Brush Cleanup for acrylic: Brushes need to be cleaned and kept wet frequently. No kidding. Acrylic mediums dry fast. When not using a brush that has paint on it, keep it in water. And give brushes a thorough cleaning -- preferably before you leave at end of class. You can use any soap, but there's a cleanser that I find works very well for removing the paint and restoring the natural oils to the brush called:"The Masters" Brush Cleaner and Preserver. There's also Pink Soap which works well. (Or you can use dish washing soap.)
Colors: Recommended minimum colors:
Note: I don't believe that an artist should have to buy "every color and shade off the shelf" and that's why I recommend the following limited palette. You can actually learn to make just about any color or shade or tint with the following colors. The concept is that the primary colors as they exist in paint are not pure, so you need to have both a "warm" and a "cool" variant of each primary color. In other words, You need both a "greenish" or cool yellow, and an "orangish" or warm yellow, a warm and cool red (orangy and rosy) and a warm and cool blue (thalo and ultramarine.)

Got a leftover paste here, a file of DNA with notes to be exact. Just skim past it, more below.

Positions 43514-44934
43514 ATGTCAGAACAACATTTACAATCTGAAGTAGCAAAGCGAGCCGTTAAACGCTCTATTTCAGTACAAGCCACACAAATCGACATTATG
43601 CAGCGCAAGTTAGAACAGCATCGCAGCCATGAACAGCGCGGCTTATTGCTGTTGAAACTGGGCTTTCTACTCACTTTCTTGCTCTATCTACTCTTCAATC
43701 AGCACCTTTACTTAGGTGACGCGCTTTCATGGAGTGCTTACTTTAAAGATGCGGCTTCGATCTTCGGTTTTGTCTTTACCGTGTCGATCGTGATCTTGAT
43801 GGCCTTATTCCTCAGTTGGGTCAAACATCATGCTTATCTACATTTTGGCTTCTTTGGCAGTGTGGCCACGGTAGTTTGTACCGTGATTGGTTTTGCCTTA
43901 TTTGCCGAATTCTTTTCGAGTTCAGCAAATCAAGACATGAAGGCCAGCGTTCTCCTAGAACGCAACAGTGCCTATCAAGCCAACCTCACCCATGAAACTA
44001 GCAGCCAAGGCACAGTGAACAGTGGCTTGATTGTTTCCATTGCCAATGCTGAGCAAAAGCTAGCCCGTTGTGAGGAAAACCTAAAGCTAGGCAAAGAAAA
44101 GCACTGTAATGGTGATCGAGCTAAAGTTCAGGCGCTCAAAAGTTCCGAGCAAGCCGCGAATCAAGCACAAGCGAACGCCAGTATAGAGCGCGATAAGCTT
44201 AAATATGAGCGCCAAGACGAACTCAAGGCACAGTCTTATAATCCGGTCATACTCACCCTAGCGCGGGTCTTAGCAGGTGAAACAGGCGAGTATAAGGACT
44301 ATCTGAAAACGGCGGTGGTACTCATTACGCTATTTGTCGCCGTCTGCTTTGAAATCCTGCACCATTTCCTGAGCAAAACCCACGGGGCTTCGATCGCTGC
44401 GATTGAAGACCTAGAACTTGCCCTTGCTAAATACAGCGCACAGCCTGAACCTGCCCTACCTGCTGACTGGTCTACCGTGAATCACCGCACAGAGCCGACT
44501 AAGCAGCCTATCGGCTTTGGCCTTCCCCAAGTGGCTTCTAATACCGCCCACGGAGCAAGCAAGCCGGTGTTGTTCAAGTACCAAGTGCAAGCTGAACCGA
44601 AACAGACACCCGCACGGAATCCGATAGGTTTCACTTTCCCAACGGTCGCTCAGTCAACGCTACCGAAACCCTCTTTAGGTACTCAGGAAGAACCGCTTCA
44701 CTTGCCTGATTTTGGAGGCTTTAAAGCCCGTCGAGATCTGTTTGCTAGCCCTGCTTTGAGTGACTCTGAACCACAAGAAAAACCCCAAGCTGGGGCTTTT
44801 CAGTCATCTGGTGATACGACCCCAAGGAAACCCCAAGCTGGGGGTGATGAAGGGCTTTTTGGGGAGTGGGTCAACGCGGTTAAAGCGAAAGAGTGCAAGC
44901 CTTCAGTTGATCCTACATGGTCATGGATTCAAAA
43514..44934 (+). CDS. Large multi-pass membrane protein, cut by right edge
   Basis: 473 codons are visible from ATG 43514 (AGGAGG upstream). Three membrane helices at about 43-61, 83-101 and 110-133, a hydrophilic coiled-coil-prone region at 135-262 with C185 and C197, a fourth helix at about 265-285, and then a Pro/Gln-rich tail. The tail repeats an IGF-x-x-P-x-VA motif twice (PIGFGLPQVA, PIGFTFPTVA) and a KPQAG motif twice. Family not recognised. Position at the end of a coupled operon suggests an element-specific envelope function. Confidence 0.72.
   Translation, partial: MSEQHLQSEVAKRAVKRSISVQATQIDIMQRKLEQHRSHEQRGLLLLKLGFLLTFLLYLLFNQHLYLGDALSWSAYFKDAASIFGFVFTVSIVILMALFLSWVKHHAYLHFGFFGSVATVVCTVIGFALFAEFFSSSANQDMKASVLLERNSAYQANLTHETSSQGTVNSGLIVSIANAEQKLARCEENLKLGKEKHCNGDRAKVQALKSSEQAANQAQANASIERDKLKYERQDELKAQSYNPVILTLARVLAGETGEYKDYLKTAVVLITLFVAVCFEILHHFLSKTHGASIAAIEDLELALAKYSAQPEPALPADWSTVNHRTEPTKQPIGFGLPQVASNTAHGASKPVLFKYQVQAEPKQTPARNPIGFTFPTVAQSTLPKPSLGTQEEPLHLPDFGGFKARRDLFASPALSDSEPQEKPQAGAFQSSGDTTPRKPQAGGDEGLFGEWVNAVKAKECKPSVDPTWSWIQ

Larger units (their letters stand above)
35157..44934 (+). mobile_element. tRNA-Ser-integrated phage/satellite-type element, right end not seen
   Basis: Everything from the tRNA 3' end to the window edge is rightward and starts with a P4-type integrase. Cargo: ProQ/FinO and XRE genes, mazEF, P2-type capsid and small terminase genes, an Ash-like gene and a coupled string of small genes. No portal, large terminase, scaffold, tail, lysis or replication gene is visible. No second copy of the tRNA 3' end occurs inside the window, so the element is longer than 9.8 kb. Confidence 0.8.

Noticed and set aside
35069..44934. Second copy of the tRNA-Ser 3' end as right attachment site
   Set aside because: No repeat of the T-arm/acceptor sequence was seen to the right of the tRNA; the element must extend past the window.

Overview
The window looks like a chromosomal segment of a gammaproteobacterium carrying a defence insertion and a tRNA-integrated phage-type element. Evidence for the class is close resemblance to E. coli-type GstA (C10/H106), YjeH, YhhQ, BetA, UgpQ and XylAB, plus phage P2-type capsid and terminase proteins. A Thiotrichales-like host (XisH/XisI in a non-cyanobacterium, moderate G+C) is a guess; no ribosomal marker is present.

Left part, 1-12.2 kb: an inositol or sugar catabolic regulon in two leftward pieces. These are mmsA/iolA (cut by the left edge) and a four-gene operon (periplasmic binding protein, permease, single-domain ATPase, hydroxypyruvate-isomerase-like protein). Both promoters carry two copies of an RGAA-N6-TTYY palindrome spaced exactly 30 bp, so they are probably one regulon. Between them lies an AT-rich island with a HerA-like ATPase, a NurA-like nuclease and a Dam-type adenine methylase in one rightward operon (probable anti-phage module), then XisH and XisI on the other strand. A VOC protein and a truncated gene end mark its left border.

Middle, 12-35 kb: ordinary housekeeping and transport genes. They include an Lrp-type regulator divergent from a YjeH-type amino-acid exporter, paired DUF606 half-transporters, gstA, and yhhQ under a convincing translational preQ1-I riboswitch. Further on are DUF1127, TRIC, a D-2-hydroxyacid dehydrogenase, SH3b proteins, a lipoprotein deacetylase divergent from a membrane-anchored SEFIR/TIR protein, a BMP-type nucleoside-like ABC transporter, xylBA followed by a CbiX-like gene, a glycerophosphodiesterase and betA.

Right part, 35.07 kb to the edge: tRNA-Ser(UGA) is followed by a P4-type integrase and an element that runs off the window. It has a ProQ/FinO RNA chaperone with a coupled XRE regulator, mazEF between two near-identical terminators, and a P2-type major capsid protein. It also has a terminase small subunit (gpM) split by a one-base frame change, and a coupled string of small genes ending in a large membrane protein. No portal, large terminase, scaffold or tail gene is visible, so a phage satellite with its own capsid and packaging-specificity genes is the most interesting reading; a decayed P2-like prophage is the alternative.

(NOTE: for beginners, the cost of paint may be the most expensive part of this class. In your case, you might get a set of 18 Reeves oil colors - small tubes - which contains all the colors discussed below. Cost for the set of 18 at DickBlick is only $8.95. Michaels has a similar set -- branded "The Artists Loft" -- but I don't know that I'd recommend it. If you get a small set, you will want to get an extra tube of Titanium white. Reeves also has a set of acrylics, but you'll want to get an extra tube of Ultramarine Blue because for some reason this set of 18 colors omits ultramarine.)
- Titanium White (150 ML Tube)
37 ML Tubes of the following:
- Cool Yellow (such as pale yellow, cadmium yellow light, primrose yellow, hanza yellow, lemon yellow, zinc yellow, titanate yellow or any slightly greenish yellow)
- Warm yellow (such as cadmium yellow or hanza yellow)
- Warm red (such as cadmium red light, pyrrole red light, or napthal red light)
- Cool red (such as permanent alizarin crimson, quinacridone crimson, or quinacridone magenta)
- Cool blue (such as preferably ultramarine blue -- also called French ultramarine)
- Warm blue (such as thalo (phthalocyanine) blue or Prussian blue or windsor blue